Restored Danube Delta wetland area could be turned back into agricultural area (organisation)
A restored wetland area in the Danube Delta risks being transformed, once again, into agricultural area as a result of a court decision in favour of agricultural companies, WWF-Romania environmental activists report.
“The controversy began in June last year, when the swollen waters of the Danube breached the dike surrounding an area near Mahmudia, which had been restored eight years earlier on EU funds and had become a thriving and biodiverse wetland, which significantly stimulated tourism. More than 1,000 hectares of agricultural land were flooded, and they became a typical deltaic ecosystem again. The newly flooded wetland was well received by the community: 97% of the locals prefer it in its current state and do not want it to be dried up and used again for agricultural purposes, according to a WWF-Romania survey. However, agricultural lessees in the area won in court – in the first instance – to reconvert the area into agricultural area – a decision that threatens also to destroy the entire wetland area, including the area restored on EU funds,” the organisation said in a press statement released on Friday.
WWF-Romania says that on World Wetlands Day, they are requesting that the Mahmudia wetland be designated by the Government an “ecological reconstruction area of national interest” in order to protect its natural benefits and allow the community to develop based on them.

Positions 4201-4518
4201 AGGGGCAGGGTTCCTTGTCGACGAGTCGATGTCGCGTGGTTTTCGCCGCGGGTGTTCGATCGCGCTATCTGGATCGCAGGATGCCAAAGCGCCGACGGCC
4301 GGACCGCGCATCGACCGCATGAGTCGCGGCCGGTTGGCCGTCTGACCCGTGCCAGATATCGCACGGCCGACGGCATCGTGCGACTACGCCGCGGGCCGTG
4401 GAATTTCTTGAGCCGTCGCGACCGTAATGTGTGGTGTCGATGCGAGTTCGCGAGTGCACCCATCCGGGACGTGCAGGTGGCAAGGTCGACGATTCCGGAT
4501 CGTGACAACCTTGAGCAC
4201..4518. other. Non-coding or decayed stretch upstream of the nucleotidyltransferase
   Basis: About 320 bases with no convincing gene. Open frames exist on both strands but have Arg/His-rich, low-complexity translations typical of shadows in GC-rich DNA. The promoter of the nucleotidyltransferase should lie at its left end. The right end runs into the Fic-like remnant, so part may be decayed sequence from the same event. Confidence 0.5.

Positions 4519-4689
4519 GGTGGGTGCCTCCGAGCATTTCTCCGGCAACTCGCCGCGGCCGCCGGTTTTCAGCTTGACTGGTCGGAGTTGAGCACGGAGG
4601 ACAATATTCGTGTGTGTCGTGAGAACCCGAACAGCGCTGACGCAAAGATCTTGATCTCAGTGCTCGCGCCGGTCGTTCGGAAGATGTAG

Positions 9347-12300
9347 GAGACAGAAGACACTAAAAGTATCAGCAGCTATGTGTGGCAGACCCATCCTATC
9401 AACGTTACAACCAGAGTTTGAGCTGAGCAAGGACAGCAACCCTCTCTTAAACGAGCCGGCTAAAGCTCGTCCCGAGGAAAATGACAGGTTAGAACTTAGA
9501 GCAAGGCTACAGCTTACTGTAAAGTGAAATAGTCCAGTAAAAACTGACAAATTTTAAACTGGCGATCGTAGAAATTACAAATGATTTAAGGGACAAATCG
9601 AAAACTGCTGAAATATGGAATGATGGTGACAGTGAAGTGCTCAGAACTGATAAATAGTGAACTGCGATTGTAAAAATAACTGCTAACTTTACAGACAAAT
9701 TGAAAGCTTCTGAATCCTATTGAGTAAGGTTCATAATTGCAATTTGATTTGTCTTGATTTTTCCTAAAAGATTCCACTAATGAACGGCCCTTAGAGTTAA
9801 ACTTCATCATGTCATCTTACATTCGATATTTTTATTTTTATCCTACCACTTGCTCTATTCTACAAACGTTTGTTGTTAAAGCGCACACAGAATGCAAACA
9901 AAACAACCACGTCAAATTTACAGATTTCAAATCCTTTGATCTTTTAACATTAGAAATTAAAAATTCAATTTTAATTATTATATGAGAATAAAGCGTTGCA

“WWF stands with the people of Mahmudia because they know how much these restored wetlands benefit their lives and livelihoods. Wetland restoration is essential to reverse the loss of nature and increase resilience to climate change,” WWF-Romania Director Orieta Hulea is quoted as saying in the statement.
According to WWF Romania, between 2012 and 2016 the organisation in collaboration with the Mahmudia local council and the Administration of the Danube Delta Biosphere Reserve managed to reconstruct 924 hectares of wetlands in the Carasuhat agricultural area.
“The restored deltaic ecosystem rapidly improved water quality and resulted in increased populations of fish and other wildlife in the area, benefitting local fishermen and tourism operators as the site became a magnet for visitors. The number of tourist lodges doubled after the restoration – investors in accommodation establishments considering on the one hand the reconstructed area as a potential tourist attraction and on the other hand taking advantage of the availability of European funds.”
Secretary General of the Ramsar Convention on Wetlands of International Importance Musonda Mumba is quoted as saying that in 2024, we cannot afford to lose more wetlands.
Given the EU Biodiversity Strategy, which calls for increased protection and restoration of nature, as well as the Danube Wild Island Habitat Corridor, there is an opportunity for wetland conservation. Restored wetlands provide immense ecosystem services that contribute to a nature-based economy, such as sustainable tourism.
That aligns with the World Wetlands Day theme of human well-being. Ecological restoration has the potential to stimulate conservation and regional development strategies in floodplains and wetlands.
The Danube Delta has lost significant areas over the years through damming, drainage and the transformation of wetlands into agricultural land during the communist period, which affected the means of local livelihoods, especially fishing, and led to dramatic losses of nature, according to WWF Romania data.
The Danube Delta, the second largest river delta in Europe, is one of the most valuable wetland fauna habitats on the continent. Currently, agricultural land is making up almost 13% of the Danube Delta’s area most of it being leased out for a period of up to 30 years to large commercial agricultural companies.